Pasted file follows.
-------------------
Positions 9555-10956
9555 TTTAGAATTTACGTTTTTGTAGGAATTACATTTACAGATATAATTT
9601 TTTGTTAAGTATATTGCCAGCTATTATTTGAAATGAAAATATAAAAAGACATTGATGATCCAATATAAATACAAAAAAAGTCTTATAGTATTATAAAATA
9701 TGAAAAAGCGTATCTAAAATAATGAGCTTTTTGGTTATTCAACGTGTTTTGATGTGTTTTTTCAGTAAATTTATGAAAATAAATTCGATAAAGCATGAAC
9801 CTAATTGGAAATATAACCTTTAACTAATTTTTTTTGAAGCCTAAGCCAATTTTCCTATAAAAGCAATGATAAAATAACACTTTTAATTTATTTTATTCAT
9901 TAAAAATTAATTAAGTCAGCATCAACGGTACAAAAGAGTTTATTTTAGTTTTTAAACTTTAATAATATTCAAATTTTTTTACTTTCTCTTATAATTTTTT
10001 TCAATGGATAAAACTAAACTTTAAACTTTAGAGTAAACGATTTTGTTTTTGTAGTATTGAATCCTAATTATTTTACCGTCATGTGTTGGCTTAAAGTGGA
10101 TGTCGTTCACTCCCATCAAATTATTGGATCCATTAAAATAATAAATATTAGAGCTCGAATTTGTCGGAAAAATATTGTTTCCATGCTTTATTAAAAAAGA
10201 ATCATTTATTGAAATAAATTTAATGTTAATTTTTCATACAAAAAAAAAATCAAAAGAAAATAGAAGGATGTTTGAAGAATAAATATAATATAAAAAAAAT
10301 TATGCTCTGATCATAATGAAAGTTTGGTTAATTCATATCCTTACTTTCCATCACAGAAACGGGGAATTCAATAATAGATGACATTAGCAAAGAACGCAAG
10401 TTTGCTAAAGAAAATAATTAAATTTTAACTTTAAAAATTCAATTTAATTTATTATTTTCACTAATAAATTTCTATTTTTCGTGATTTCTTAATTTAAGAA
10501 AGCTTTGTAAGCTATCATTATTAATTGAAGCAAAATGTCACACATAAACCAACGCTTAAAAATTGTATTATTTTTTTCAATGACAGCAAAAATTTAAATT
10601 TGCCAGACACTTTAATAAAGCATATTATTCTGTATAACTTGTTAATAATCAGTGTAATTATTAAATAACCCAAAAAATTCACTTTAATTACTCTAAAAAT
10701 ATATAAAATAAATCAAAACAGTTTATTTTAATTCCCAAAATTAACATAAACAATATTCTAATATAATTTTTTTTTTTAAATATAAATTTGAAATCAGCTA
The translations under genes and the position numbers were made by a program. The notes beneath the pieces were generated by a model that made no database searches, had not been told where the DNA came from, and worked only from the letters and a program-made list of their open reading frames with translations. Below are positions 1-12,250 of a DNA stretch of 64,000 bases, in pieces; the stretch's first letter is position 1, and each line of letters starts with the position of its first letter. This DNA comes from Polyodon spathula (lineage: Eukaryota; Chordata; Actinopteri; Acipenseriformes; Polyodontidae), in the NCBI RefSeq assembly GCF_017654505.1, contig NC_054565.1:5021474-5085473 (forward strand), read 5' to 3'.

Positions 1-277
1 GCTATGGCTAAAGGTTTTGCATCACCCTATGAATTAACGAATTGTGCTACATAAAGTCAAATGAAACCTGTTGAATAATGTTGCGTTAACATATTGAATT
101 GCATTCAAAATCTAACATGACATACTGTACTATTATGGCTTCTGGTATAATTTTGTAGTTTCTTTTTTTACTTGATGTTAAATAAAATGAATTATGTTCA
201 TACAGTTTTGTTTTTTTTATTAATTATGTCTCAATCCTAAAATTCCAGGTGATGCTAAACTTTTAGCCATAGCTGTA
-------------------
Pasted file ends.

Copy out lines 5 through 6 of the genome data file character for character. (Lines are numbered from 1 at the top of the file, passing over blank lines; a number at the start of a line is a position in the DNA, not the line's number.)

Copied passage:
9801 CTAATTGGAAATATAACCTTTAACTAATTTTTTTTGAAGCCTAAGCCAATTTTCCTATAAAAGCAATGATAAAATAACACTTTTAATTTATTTTATTCAT
9901 TAAAAATTAATTAAGTCAGCATCAACGGTACAAAAGAGTTTATTTTAGTTTTTAAACTTTAATAATATTCAAATTTTTTTACTTTCTCTTATAATTTTTT